To declare modern drivetrains as being ďfinnicky and not so reliableĒ is a weak argument against them.

So what issues have you actually witnessed on 12-speed drivetrains? Is it going to be your favourite viral internet video again or have you got a more personal anecdote?
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Old 04-08-24, 06:38 AM
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After reading through the entire thread, I get the sense that the OP is one of these. Now to figure out which one of the usual suspects gave birth to it. I don't think it was Keyser Soze.

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Old 04-08-24, 06:44 AM
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Originally Posted by shelbyfv
Isn't there a section called Trollheim?
I think General is the new Trollheim.
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Old 04-08-24, 07:26 AM
  #88  
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Originally Posted by PeteHski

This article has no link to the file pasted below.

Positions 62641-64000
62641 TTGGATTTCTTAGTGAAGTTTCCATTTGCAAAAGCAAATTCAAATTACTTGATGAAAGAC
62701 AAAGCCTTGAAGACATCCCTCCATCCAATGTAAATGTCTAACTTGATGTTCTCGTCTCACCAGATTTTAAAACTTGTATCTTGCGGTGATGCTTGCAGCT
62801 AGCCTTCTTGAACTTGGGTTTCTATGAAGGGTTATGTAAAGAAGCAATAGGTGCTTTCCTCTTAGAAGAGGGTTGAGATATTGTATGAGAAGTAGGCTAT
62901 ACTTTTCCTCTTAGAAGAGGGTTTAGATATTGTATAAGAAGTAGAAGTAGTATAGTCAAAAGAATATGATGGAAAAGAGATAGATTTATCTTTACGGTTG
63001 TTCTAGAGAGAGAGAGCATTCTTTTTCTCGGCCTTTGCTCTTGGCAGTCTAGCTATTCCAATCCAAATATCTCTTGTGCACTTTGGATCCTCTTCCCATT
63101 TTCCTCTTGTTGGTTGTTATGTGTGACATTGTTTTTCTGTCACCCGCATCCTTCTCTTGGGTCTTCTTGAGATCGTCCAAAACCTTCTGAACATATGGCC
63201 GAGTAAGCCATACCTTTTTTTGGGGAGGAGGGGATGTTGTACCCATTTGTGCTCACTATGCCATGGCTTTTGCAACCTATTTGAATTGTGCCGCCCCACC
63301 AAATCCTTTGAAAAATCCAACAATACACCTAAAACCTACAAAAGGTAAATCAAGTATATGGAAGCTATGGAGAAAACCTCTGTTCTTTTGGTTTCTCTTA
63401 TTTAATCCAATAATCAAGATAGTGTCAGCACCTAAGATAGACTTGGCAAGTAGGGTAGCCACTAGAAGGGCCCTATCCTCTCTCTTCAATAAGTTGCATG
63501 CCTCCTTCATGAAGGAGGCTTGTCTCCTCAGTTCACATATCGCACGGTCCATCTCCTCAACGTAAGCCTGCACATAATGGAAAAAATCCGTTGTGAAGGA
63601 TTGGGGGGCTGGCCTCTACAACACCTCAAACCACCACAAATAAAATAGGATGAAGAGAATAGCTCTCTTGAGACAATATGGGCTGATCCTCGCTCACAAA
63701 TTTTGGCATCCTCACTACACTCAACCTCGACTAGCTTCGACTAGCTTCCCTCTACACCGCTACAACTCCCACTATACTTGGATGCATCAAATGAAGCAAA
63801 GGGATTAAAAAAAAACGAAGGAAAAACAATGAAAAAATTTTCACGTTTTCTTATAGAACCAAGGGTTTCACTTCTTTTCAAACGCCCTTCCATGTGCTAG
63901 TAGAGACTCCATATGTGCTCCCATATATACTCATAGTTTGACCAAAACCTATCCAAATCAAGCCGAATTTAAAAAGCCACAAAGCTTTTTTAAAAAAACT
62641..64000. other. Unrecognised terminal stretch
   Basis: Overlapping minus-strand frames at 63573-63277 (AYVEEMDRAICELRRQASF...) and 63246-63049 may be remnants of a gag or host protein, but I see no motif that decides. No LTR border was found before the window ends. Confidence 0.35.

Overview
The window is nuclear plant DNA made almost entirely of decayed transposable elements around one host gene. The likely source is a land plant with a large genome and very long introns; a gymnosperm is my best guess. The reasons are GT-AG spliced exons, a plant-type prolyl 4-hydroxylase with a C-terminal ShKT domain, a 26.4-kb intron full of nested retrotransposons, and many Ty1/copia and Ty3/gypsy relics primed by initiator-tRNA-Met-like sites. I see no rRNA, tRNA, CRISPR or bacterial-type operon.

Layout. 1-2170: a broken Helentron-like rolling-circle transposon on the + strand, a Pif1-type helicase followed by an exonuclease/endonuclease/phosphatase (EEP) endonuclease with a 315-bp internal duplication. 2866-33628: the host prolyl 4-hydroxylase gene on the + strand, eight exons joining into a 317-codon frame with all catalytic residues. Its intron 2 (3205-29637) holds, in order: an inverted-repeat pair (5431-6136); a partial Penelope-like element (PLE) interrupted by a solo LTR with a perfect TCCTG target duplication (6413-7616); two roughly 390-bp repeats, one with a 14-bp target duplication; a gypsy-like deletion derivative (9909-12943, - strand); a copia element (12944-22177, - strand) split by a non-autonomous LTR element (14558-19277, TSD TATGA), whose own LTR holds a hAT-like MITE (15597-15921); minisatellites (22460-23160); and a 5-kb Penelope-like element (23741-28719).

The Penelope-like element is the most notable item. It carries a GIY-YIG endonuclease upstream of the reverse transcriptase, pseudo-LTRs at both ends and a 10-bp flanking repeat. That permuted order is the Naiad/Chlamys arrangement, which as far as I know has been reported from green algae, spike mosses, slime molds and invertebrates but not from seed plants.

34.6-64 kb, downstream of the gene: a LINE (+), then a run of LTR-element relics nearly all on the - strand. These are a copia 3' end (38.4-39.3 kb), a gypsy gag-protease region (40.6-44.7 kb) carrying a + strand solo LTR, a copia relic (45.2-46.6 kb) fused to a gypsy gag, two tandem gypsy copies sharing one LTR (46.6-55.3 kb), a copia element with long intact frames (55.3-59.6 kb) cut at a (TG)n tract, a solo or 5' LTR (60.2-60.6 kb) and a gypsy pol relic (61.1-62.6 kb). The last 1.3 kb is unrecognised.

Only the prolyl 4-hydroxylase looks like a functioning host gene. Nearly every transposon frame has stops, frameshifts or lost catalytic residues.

I could be wrong, but I don’t think any of the 12-speed Shimano cranks have suffered a bonding failure. I thought it was related to specific batches of 11-speed Ultegra and DA only. It’s a real clanger for Shimano, but certainly not a reason to avoid ALL modern drivetrains. Modern drivetrain reliability is very high and there are many reasons to choose it over previous generations.

To declare modern drivetrains as being “finnicky and not so reliable” is a weak argument against them.

So what issues have you actually witnessed on 12-speed drivetrains? Is it going to be your favourite viral internet video again or have you got a more personal anecdote?